areas that were forest just years ago and see
them becoming dessert, I worry. Too many
people crowd this continent, so poor they strip
the land for food and fuel-wood. The subject
of my life's work and our closest living relative,
the chimpanzees and gorillas are slaughtered
for food or captured for the live-animal trade.
Pollution of air, land and water abounds.
Are we destroying our beautiful planet?"



Bibliography: ... more

gombe stream national park

Research on Gombe Stream National Park

  1. Open Free Essay
    Launch Free Essay and search for "Gombe Stream National Park" to start researching.
  2. Find the perfect essay
    Choose from tons of different essay in various lengths, styles and themes. Find the perfect Gombe Stream National Park essay to find and customize for your brainstorming needs.
  3. Brainstorm ideas and themes
    Use the essays you found on Gombe Stream National Park and extract the ideas from them. Use those ideas for the basis of your own essay.
  4. Cite your essay
    Remember to cite any essays you used for your new essay.
Start a New Essay on Gombe Stream National Park

Find essay on Gombe Stream National Park

Human Evolution

                              Human Evolution: the water theory.
                                        Elaine Morgan
The crucial question about human evolution is why humans differ so strikingly from the African apesdespite their close genetic
relationship. Most Darwinists would agree that such differences are usually attributable to differing environmental pressures; and hence
that our ancestors at some stage probably  occupied a significantly different habitat from the ancestor of the gorilla and the chimpanzee.
For the last half-century it has been generally assumed that it was a much drier habitat.
Alister Hardy's suggestion in 1960 that it might have been a much wetter one was intuitively and almost unanimously rejected. Primates
were said to have an innate fear of water which many humans share, and the fossils of early hominids were found far inland, in arid sites
on the African plains. Above all . Hardy's  ideas were felt to be unnecessary. There was a tacit assumption that the main ape/human
differences had been adequately accounted for in terms of a move by some populations of the last common ancestor from the forest to the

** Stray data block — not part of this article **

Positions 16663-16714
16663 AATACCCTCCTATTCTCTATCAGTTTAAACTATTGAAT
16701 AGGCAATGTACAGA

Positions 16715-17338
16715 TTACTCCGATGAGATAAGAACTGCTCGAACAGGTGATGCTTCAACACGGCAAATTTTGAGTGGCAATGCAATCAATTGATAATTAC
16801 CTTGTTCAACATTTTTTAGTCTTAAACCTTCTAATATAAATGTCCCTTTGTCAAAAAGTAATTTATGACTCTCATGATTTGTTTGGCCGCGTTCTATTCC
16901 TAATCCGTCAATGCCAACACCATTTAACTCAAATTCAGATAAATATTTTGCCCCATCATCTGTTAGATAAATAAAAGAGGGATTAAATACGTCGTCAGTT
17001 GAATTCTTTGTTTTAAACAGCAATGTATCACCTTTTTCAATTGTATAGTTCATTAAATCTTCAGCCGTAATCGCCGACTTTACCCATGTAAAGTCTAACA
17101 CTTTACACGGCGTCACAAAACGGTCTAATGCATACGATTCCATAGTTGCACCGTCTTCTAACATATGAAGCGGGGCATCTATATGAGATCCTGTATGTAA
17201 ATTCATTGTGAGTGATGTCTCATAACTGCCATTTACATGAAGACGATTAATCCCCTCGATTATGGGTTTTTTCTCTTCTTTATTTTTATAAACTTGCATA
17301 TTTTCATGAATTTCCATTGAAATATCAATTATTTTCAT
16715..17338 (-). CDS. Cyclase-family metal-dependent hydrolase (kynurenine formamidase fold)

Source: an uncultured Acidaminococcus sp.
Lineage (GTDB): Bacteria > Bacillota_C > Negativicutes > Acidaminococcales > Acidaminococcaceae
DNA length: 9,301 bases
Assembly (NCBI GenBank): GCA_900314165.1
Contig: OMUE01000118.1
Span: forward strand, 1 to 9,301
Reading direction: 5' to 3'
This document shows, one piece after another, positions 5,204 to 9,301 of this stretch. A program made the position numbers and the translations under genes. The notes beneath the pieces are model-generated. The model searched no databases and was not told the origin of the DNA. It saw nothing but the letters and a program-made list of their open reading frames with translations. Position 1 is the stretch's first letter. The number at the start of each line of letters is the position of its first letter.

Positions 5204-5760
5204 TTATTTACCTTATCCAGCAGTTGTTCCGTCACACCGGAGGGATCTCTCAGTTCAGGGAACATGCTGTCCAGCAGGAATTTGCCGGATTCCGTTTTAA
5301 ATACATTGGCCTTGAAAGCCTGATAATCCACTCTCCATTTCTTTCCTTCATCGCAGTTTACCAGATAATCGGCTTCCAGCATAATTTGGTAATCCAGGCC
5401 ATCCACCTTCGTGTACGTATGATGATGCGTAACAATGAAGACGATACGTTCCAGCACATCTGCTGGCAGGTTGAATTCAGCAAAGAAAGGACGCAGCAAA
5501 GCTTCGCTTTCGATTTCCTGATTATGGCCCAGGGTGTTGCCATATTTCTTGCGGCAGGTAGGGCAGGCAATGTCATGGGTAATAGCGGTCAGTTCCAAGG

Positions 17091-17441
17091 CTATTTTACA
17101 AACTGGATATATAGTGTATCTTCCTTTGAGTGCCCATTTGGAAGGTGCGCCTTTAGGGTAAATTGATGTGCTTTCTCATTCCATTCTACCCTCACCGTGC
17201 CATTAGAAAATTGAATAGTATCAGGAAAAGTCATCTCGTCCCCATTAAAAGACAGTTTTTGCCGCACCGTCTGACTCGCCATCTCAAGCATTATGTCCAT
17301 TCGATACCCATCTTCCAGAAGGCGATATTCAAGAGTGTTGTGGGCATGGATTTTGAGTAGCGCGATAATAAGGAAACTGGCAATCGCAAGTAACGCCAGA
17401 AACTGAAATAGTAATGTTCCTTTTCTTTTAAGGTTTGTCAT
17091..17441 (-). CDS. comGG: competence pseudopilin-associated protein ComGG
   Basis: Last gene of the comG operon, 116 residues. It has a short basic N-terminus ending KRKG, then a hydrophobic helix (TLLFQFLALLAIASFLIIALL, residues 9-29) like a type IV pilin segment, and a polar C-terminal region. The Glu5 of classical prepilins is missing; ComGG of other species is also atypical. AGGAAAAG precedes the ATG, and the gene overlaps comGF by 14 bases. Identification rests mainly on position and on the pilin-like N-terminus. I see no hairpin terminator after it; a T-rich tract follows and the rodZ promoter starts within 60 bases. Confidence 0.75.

savanna, and that any details still unexplained were well on the way to being solved.
That was a misconception. Consensus on the reasons for the emergence of the most salient distinguishing features of Homo - such as
bipedalism, loss of body hair, subcutaneous fat, and the power of speech - is no nearer today than it was in Darwin's lifetime.
Humans are so accustomed to erect locomotion that it takes a specialist to appreciate what a bizarre and costly adaptation it was. Owen
Lovejoy commented: " "For any quadruped to get upon its hind legs in order to run is an insane thing to do. It's plain ridiculous." As a gait
it is far more unstable than quadrupedalism; it takes very much longer to learn, greatly extending the period when the female is burdened
with the task of carrying the infant; it is a deplorably ineffective defence posture, exposing the most vulnerable organs of the body to the
risk of damage or evisceration; unlike in quadrupeds damage to one leg or foot can be crippling rather than a temporary inconvenience. For
bipedalism to become as efficient as it is today required extensive remodelling of the body, affecting the cranium, spine, pelvis, legs, feet,
and consequent adaptations in the muscles and other organs. After five million years of these modifications, the spine is still the first organ
in our bodies to deteriorate due to wear and tear, and bipedalism is the direct cause of vascular disorders such as varicose veins and